• Audience
    Primary school, Secondary school
  • Learning stage
    Stage 2, Stage 3, Stage 4
  • Learning area
    Mathematics, Science
  • Type
    Teaching resources

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The Winton Trackway is a dinosaur stampede which was uncovered in Queensland. Over 3000 fossilised footprints were left by dinosaurs on the shore of a lake about 95 million years ago. The sizes and shapes of the footprints indicate what types of dinosaurs made them and approximately how big they were. At least 160 different dinosaurs left their mark.

  • When we walk our whole foot leaves a mark. When we run, usually only our toes leave a print and the space between the footprints becomes longer. In this way, it’s possible for scientists to work out from footprints whether a dinosaur was walking or running, if it moved on two or four legs, and even the dinosaur’s shape and size can be found out!

Download the Winton Trackway poster and print on A4. You can use the scale to help answer some of the following questions.

  1. How many dinosaurs do you think there were during the stampede? How many different types of dinosaurs do you think there were?
    Using the scale, measure the sizes of the footprints, from heel to tip of its middle claw.
    Record your findings.
  2. What do you think the dinosaurs were doing and where do you think they were going?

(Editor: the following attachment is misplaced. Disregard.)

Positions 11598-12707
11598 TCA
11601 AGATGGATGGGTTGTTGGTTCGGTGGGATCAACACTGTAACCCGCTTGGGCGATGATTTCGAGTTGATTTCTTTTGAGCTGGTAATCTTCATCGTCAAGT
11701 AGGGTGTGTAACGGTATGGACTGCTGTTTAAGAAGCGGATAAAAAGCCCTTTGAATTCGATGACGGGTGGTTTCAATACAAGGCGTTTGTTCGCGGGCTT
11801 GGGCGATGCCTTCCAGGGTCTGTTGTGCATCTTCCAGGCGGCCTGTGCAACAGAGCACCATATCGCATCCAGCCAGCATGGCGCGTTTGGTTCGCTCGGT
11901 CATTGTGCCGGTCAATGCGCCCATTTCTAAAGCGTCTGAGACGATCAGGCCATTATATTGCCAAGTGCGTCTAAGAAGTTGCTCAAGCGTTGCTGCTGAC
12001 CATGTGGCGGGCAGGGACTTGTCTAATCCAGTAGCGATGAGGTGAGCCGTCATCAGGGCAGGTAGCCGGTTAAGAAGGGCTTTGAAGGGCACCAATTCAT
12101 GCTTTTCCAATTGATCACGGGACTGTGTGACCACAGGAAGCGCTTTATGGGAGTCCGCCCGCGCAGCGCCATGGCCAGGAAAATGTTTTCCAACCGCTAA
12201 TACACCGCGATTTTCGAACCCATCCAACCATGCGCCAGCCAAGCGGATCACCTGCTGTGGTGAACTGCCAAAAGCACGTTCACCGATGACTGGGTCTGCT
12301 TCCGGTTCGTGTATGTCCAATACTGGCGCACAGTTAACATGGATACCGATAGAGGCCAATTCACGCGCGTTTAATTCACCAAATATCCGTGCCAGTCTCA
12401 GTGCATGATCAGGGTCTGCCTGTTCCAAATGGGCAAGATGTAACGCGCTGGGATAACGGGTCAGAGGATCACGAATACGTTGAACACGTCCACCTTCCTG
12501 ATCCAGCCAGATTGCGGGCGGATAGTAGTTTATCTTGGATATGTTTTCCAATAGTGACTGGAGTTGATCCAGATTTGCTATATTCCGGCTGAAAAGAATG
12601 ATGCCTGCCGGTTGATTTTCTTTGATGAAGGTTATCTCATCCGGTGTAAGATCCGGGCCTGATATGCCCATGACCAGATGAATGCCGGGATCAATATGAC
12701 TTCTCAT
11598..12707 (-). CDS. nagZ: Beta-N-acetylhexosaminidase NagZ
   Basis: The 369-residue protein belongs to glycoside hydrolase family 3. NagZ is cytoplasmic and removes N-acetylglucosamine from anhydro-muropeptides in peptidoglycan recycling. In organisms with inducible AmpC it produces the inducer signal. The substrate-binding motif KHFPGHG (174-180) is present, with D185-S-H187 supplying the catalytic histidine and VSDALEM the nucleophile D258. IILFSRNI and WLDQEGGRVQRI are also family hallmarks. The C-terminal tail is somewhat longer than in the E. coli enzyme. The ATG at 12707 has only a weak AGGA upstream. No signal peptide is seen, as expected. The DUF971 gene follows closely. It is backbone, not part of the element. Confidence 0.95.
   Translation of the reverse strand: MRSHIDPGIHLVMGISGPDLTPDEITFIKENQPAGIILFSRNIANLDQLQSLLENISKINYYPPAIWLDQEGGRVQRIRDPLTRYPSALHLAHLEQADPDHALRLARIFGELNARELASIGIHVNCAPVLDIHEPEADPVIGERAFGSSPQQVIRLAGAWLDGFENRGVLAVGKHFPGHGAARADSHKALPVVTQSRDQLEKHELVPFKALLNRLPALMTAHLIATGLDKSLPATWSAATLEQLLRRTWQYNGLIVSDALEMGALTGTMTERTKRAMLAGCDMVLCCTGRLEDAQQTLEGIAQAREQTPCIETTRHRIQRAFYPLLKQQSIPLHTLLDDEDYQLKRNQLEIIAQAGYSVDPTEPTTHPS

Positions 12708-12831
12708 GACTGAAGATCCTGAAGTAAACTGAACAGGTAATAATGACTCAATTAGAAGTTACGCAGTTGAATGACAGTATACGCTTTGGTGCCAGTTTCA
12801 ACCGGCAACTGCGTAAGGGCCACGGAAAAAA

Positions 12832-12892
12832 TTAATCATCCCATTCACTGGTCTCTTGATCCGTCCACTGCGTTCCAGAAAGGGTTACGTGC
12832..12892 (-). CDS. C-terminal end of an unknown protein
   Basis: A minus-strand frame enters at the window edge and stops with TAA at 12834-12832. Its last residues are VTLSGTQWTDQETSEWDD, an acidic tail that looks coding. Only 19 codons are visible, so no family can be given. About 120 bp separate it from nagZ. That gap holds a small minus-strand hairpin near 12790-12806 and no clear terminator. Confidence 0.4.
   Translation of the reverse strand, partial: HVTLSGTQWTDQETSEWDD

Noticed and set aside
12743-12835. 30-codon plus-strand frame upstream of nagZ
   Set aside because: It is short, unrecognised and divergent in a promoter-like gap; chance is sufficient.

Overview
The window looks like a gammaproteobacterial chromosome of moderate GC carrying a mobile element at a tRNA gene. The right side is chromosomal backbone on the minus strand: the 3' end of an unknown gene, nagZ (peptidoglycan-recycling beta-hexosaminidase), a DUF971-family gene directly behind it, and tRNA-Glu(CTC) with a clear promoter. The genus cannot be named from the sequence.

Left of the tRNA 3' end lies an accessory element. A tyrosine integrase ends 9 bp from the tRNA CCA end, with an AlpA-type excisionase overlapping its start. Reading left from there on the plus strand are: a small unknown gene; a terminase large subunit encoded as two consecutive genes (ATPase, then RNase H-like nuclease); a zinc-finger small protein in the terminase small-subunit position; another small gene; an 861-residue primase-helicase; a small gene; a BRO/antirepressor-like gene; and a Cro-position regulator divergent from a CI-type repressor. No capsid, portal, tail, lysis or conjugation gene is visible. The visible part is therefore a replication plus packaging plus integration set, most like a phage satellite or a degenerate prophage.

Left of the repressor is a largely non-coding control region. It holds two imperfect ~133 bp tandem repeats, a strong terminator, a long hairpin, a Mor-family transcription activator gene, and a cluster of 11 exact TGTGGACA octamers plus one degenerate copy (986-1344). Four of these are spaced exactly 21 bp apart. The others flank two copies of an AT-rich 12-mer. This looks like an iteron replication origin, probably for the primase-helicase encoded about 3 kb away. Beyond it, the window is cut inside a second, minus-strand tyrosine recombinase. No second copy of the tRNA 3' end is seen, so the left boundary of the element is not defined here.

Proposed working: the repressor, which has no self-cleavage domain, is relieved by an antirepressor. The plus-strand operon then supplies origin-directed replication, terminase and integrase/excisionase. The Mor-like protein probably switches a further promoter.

Role-play the varying directions the dinosaurs were going based on the footprints.
    What do you think might have been happening?
  3. When animals run, they step on the front part of their foot and only leave a footprint of that part. How many of the footprints don't show the back part, or heel, of the animal?
    Estimate the number of footprints created by running dinosaurs, and walking dinosaurs.
  4. How big do you think the dinosaurs were?
    Scientists have figured out some formulas to help us estimate the size of dinosaurs based on the size of their footprints. Using your measurements from the first question, you can estimate the size of the dinosaurs:
    1. Multiply the answers by four to get the height of the dinosaur at its hip.
    2. Multiply the answers by 10 to get the length of the dinosaur from nose to the end of its tail.

Download and print the poster below. Follow the guiding questions to interpret what was happening at this scene millions of years ago.

Students can recreate the stampede by standing in the varying directions seen through the footprints!

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